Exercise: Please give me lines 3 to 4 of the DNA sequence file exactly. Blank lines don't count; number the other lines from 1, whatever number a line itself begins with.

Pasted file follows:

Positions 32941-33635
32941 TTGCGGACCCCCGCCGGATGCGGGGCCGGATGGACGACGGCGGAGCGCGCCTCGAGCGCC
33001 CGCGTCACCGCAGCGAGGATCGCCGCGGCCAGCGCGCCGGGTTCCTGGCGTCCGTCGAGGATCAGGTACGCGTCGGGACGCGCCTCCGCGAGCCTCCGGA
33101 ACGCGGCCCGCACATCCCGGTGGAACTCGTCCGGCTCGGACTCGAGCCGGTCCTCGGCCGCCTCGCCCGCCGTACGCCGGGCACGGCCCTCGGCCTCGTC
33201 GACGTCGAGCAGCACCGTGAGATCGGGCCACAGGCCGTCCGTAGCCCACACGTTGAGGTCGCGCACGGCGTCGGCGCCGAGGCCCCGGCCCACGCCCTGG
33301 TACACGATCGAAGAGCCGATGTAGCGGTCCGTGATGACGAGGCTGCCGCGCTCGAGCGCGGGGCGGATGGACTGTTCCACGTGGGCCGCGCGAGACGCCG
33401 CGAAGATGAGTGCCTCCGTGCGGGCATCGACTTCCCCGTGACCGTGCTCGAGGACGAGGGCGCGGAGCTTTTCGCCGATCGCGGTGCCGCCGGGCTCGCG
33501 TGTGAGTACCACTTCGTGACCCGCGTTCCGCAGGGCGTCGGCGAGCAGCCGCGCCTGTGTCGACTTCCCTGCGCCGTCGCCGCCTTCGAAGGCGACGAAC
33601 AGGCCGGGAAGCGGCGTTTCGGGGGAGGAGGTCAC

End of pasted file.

33001 CGCGTCACCGCAGCGAGGATCGCCGCGGCCAGCGCGCCGGGTTCCTGGCGTCCGTCGAGGATCAGGTACGCGTCGGGACGCGCCTCCGCGAGCCTCCGGA
33101 ACGCGGCCCGCACATCCCGGTGGAACTCGTCCGGCTCGGACTCGAGCCGGTCCTCGGCCGCCTCGCCCGCCGTACGCCGGGCACGGCCCTCGGCCTCGTC